Hearing loss is more about overall health than just sounds. It can affect day to day lifestyles and even mental health. Hearing loss is a chronic condition that affects nearly two-thirds of adults aged 70 or older in the United States.
A recent study from John Hopkins reports Hearing Loss is linked to Dementia, falls, and walking problems. The report show that 52% of untreated hearing loss had a greater risk of developing dementia, 41% risk of depression, and 30% risk of falls. Diabetes has been linked to hearing loss in nationally representative study, as well. Beltone is working to help patients understand the impacts hearing loss can have and the solutions that are readily available.
Understanding The Link Between Dementia And Hearing Loss
Dementia is known as a medical condition that is earmarked by trouble with thinking, problem-solving, mental tasks, and memory loss. Studies have shown that those who experience mild to severe hearing loss are two to five times more likely to develop dementia over a 10-year period. While there is no clear medical link other than the studies proving the connection, physicians are making qualified hypotheses about why there is a connection.
Why Does Dementia Result From Hearing Loss
The first theory behind this connection is that people who experience hearing loss tend to feel more isolated from the world around them. It's very difficult for them to join in conversations or be social with other people when they can't hear. This lonely feeling of isolation can help to speed up the natural process of mental decline.
Alongside this theory, there are others that believe the lack of hearing causes the brain to overwork to hear sounds. This draws its attention away from resources that could assist them in completing other activities. Also, the nerves that send signals to the brain when sounds are heard decline as hearing declines. This results in the brain not working to its fullest potential.
How Can Hearing Aids Help Reduce The Risks Of Dementia?
Hearing aids are a great way to reduce the risk of developing dementia. Dementia tends to be brought on by the feelings of social isolation and malfunction of the brain hearing sounds properly. When you utilize hearing aids, you're essentially allowing your brain to function correctly.
When you can hear those around you, you're at a lower risk for developing feelings of social isolation from others. Your brain isn't working harder to hear sounds as your hearing aids are allowing you to hear them at their natural tone. Lastly, your nerves will be back to functioning as normal when sounds are present. All three of these enhancements due to the help of hearing aids can greatly reduce your risk of developing dementia as you age.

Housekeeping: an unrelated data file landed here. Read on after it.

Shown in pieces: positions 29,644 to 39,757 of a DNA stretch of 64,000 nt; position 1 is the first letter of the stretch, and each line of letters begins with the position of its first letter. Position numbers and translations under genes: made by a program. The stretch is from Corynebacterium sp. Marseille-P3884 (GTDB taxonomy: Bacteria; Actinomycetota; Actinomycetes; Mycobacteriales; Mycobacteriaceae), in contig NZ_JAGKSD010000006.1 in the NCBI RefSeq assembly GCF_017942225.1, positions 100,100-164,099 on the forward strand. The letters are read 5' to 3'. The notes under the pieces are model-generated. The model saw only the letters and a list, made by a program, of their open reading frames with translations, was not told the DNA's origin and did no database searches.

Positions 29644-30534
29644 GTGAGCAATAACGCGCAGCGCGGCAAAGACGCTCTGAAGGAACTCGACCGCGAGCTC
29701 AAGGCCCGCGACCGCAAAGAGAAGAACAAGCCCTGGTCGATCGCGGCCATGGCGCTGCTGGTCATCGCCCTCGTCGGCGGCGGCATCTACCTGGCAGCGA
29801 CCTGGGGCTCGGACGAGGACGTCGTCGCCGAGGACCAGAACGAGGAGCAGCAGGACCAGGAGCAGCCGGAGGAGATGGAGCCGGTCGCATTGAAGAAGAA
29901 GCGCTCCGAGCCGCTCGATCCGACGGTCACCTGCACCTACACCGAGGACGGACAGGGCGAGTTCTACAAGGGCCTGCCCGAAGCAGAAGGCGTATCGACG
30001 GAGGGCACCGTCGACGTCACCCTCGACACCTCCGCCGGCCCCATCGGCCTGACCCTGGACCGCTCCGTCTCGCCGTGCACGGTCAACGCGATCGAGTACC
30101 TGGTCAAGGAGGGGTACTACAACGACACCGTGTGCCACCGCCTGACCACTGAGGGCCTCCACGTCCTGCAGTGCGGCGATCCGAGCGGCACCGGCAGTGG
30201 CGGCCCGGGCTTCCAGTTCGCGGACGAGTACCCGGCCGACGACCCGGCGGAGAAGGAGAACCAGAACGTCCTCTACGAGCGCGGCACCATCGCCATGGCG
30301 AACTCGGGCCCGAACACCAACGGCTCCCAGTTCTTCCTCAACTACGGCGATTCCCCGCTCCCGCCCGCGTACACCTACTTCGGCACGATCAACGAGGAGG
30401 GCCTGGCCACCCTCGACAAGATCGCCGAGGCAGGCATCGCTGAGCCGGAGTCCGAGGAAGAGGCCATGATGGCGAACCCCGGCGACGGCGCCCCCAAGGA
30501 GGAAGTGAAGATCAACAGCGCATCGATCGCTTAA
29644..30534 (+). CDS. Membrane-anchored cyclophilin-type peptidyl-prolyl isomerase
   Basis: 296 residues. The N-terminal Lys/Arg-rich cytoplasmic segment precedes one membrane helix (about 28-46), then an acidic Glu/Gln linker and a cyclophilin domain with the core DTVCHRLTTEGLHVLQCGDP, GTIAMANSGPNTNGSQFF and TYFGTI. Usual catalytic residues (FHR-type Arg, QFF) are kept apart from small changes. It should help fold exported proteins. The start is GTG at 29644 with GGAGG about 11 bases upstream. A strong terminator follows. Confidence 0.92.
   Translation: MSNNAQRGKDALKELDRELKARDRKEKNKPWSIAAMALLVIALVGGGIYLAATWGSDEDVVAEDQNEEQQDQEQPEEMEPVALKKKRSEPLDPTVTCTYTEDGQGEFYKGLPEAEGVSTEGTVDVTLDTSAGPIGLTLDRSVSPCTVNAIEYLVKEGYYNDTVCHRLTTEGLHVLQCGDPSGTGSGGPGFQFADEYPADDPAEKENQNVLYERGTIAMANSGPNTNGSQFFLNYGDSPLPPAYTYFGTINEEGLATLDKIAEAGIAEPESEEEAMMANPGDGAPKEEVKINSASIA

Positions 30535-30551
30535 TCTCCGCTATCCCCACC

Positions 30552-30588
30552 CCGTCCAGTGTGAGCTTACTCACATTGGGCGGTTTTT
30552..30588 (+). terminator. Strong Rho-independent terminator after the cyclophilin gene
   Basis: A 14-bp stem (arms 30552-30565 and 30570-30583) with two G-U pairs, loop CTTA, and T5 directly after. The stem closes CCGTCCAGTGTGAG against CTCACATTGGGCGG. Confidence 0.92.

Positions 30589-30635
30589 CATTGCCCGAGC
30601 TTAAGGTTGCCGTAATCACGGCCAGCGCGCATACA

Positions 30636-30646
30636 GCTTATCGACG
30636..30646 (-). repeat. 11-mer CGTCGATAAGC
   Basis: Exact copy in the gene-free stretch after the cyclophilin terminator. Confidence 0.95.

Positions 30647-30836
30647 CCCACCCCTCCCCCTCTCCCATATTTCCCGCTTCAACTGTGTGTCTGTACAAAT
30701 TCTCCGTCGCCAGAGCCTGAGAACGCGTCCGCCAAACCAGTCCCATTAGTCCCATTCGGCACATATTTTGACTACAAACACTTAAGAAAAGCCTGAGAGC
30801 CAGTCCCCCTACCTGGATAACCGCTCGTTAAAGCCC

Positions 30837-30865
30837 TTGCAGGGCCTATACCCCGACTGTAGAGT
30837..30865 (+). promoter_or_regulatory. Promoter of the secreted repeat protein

At Beltone hearing tests are always done at no charge, and they have all board certified hearing specialists to do the testing and any needed after care, including programming, cleaning, checking routine maintenance about every three months, always done at no charge.
"We're also doing all we can now to keep people healthy during the pandemic including making sure our facilities are sterilized every day and following every guideline and precaution," said President Perry Ebel.
And as May is Better Hearing Month, Beltone is celebrating by giving a pair of Hearing Aids away to someone in need, a tradition they have carried on each year.
To enter, people should submit the following:
- Your Name
- Person you are nominating and their phone number
- Why they should be chosen for the hearing aids
All submissions can be sent to email@example.com through May 22. The winner will be announced by May 27.
Beltone provides their patients with free hearing tests, free hearing aid adjustments, free cleanings, and free in-office repairs. A Beltone patient can get their cleanings, adjustments, and in-office repairs at any of the 1,800 Beltone's in the nation at no charge. With 80 years of experience, Beltone goes above and beyond for their patients. Call today for a free consultation and hearing test.
52% of untreated hearing loss had a greater risk of developing dementia, 41% risk of depression, and 30% risk of falls.
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